Extending length-of-stay is a focal concept in tourism, since visitors staying longer tend to spend more money in a local economy. When the stay is not only longer, but also engaging, these visitors will recommend the trip to their friends and relatives. Word-of-mouth is the most effective and the least expensive way to market in the tourism industry.

Tourists visit San Ildefonso Pueblo, New Mexico. Photo: Seth Roffman
Tourists visit San Ildefonso Pueblo, New Mexico. Photo: Seth Roffman

Knowing how to be connected to people—or to be in relationship—is a strength of Indigenous peoples and rural communities still connected to the land. The greater level of cooperation heightens the bottom line in tourism expenditures, due to a satisfying visitation experience. As a win/win situation is created for visitors, communities, and businesses, a larger tourism benefit accrues to all.  “Larger” is defined in terms of numbers of visitors, jobs created, income, or extended cultural understanding. Explaining the cooperative principle of tourism as a community benefit is likely to foster a referral network.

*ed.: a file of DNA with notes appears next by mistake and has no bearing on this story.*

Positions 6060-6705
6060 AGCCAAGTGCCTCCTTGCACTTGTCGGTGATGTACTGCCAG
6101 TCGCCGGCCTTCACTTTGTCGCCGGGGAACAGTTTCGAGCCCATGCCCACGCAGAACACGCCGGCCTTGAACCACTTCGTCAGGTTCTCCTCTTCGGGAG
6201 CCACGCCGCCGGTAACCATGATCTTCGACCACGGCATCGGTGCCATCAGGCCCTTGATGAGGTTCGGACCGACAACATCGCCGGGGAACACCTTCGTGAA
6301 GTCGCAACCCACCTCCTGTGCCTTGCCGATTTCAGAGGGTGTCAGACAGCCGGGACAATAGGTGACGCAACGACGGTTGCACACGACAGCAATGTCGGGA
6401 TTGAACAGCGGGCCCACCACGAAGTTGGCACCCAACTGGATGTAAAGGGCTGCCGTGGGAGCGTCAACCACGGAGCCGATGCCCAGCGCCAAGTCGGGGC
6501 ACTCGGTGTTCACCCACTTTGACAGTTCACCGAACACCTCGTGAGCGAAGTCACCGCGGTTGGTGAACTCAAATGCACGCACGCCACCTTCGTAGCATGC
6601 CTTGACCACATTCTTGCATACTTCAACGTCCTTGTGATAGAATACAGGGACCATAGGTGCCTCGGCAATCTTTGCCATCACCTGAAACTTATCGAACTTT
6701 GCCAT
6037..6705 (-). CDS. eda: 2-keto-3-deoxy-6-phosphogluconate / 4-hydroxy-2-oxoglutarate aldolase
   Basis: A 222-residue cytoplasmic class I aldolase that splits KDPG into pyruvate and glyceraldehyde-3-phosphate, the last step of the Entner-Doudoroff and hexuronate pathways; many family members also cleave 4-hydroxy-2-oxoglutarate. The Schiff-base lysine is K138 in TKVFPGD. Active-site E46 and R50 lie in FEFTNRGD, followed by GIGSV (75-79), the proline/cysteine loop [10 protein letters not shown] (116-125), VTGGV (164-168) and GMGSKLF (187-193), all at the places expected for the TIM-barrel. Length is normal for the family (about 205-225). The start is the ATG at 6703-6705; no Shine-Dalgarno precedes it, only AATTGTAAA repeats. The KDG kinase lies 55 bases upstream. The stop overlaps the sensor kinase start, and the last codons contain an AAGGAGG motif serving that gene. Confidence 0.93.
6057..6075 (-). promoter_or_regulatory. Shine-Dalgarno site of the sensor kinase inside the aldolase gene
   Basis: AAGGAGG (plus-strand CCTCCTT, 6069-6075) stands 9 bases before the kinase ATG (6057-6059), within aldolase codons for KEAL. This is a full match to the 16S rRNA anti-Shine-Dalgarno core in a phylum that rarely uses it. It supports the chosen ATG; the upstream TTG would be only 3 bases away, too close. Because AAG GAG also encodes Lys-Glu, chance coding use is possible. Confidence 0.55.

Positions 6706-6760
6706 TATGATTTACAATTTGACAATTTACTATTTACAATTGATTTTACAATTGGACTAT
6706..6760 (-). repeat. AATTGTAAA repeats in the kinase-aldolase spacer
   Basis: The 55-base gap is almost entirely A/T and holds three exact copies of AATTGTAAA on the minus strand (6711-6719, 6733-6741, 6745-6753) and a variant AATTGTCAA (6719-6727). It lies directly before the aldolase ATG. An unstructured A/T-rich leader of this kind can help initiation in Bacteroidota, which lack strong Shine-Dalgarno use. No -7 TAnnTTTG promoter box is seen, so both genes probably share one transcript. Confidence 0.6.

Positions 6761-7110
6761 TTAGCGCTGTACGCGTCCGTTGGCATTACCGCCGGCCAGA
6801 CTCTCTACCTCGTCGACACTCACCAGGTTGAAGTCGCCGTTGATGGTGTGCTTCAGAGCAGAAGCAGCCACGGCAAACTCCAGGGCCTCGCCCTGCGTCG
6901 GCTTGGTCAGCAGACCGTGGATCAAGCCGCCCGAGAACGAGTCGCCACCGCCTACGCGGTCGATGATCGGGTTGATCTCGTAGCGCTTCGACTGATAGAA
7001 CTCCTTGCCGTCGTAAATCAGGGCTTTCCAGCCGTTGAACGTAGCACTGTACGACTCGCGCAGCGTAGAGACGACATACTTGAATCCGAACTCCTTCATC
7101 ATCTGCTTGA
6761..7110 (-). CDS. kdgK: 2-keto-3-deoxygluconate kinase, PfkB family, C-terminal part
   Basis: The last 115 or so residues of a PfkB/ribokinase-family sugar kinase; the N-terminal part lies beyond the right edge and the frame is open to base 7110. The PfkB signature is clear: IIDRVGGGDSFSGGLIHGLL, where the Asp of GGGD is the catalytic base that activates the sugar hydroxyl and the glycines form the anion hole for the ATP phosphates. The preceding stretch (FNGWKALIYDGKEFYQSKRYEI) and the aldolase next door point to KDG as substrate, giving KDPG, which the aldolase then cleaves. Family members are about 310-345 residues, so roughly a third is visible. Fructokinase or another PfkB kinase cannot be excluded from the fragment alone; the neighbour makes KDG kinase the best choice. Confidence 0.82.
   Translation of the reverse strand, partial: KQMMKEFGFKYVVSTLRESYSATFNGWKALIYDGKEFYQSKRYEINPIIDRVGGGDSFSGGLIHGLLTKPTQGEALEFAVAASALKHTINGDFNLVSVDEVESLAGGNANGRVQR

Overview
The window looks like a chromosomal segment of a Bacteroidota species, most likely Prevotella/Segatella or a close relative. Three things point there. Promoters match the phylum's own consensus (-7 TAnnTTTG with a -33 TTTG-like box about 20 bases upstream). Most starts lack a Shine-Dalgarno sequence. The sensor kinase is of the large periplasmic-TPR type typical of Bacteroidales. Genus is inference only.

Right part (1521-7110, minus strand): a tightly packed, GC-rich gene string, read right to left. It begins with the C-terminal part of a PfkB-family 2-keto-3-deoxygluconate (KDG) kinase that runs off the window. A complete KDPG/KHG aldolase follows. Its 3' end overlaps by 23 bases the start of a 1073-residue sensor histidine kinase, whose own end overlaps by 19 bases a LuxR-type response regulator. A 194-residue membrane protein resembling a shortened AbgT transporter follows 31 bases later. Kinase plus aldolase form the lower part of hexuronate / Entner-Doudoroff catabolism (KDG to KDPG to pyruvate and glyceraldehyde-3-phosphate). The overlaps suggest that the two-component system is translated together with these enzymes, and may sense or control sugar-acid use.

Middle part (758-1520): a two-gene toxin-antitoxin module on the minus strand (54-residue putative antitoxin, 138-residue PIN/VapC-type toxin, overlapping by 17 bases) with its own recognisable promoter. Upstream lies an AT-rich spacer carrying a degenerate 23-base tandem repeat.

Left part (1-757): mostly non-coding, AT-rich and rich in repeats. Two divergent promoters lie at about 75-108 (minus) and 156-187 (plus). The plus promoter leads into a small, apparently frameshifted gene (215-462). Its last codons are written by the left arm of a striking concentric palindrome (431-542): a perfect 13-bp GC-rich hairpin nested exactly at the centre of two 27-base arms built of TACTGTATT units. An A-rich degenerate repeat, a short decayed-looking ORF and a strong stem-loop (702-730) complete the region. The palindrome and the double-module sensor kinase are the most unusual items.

Learners and seekers like to visit a cluster of museums or educational activities and observe demonstrators in context. This trend holds promise for cultural entrepreneurs. Shoppers like to compare prices as well as quality, and are more likely to buy when a wider range of options is readily available.

Visitation increases whether a community sponsors an outdoor market with entrepreneurial booths or a larger, physical building supporting space for entrepreneurs. Some communities successfully convert older grocery store buildings or an outgrown school into a marketplace with entrepreneurial booths. Shared marketing, management, and space costs are benefits accruing from collaboration.